Looking to attract 18-25 year old women interested in fashion? Instagram is your best friend. Hoping to connect with professionals in the finance sector? LinkedIn’s the place to be.

Pick one or two platforms, that research shows your audience is likely to be on, and focus on them. It’s much more effective to create consistent, truly engaging content for a couple of platforms than half-heartedly attempt them all!

In other words – don’t waste hours of your week trying to become a hit on TikTok if your customers are all hanging out on Facebook! 

STEP THREE: Create a Schedule

Another thing that can trigger social media overwhelm is knowing when and how often to post. The aim here is consistency. That’s not to say you need to be posting all day every day. But make a clear cut decision to post X number of times a week, at X time, on X days.

Even just three times a week, consistently on Monday, Wednesday and Friday at 5pm, is better than a full week on followed by two months off! Use each platform’s analytics to see when your audience is most likely to be online and plan your content around that. 

You’re also more likely to see a return from your social media when you stick to a consistent schedule with it. Customers get to know when to expect to hear from you, which can really help with your engagement!

social-media-content-calendar
Photo by Elena Kloppenburg on Unsplash

STEP FOUR: Create a Content Calendar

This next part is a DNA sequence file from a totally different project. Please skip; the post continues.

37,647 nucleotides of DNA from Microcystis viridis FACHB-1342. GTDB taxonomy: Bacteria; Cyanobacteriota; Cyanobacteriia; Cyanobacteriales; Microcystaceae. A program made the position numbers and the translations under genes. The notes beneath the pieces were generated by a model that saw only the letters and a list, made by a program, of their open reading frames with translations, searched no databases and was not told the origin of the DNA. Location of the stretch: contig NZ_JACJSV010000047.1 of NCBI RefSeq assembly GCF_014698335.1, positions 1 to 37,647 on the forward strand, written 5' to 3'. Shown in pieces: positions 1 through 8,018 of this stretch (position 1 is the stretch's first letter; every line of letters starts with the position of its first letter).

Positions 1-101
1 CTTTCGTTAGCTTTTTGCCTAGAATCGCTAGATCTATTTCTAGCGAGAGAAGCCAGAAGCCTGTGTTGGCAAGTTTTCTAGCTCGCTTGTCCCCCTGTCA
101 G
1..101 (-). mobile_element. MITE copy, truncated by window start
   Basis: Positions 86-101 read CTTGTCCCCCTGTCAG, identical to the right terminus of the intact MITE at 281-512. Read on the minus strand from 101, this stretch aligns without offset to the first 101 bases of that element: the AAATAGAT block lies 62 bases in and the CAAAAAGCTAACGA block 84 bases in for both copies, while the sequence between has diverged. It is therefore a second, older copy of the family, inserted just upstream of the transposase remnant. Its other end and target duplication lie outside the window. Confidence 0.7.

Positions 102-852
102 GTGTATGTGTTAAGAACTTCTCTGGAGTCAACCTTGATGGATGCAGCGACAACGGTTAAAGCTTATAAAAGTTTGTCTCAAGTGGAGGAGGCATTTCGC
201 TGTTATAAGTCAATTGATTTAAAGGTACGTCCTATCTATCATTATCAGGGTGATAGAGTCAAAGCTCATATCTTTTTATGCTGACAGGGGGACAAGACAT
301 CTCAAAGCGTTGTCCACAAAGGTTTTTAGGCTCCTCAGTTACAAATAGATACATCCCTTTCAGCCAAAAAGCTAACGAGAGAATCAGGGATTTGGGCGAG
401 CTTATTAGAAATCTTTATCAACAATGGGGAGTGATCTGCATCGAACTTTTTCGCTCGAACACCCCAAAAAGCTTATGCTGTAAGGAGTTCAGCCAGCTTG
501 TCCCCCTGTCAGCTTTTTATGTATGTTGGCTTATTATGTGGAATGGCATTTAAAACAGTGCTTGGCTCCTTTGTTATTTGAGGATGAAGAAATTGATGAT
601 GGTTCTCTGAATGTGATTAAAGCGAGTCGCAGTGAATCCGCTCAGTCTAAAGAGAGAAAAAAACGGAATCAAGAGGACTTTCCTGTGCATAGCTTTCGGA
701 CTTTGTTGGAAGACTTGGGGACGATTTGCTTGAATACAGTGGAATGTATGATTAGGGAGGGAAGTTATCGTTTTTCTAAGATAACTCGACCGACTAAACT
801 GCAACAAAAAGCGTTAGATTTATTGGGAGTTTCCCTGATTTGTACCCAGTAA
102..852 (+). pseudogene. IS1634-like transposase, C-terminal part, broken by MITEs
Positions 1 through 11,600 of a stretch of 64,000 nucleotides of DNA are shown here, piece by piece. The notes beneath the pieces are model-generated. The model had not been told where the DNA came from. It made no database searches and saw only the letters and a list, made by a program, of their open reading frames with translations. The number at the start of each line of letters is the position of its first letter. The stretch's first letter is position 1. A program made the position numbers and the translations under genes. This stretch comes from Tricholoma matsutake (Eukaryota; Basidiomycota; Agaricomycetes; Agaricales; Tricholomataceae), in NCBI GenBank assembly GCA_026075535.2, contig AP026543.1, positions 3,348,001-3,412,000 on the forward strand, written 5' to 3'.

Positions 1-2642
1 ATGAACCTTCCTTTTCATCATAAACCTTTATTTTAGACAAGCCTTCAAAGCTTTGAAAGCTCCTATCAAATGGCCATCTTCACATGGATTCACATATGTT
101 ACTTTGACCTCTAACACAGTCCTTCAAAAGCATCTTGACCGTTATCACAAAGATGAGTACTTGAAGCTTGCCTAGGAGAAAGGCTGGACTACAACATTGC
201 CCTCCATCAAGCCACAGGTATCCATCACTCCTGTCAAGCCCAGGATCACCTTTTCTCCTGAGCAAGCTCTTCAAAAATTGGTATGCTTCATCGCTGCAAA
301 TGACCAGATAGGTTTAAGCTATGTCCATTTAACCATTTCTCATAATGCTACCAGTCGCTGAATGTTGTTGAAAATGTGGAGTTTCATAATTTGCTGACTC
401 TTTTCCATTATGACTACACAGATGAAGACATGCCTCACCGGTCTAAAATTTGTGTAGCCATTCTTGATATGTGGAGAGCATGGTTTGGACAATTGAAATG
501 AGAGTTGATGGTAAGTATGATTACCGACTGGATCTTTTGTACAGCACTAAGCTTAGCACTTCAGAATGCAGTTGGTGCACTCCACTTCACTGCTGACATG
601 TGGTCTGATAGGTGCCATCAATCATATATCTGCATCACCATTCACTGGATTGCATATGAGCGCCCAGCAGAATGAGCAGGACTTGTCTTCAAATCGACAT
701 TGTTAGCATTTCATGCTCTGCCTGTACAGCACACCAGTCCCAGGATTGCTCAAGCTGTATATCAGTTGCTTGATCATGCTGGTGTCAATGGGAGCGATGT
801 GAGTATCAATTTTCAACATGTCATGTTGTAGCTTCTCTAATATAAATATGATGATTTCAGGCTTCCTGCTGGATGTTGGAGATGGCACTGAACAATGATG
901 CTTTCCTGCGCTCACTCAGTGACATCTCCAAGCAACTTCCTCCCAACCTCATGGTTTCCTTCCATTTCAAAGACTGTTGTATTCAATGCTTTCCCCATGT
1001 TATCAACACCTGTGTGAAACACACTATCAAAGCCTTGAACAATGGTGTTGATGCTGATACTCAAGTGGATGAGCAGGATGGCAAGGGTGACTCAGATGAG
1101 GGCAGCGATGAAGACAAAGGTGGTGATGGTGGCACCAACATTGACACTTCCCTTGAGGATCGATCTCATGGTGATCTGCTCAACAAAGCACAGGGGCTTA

You’ve got your schedule, now for the content itself! Knowing what to post can be a big source of anxiety for small business owners on social media. Approaching it day to day can be tempting, but the problem is that without planning in advance, you can find yourself floundering.

Therefore, it’s worth setting some time aside to create a content calendar. It might feel like a big undertaking, but it’ll save you so much time in the long run! Check out my previous post for tips on how to create a content plan

Make your content plan for as far ahead as you’d like. Whether you’re prepared for the next 3 weeks, 3 months, or even further ahead, you’ll find approaching your social media much less stressful when there is a solid plan in place.

STEP FIVE: Create a Content Bank

Once you know the topics you’re going to be focusing on, it’s time to sit down and create the actual content. One of the most important things here is to be yourself, and let your brand personality shine through.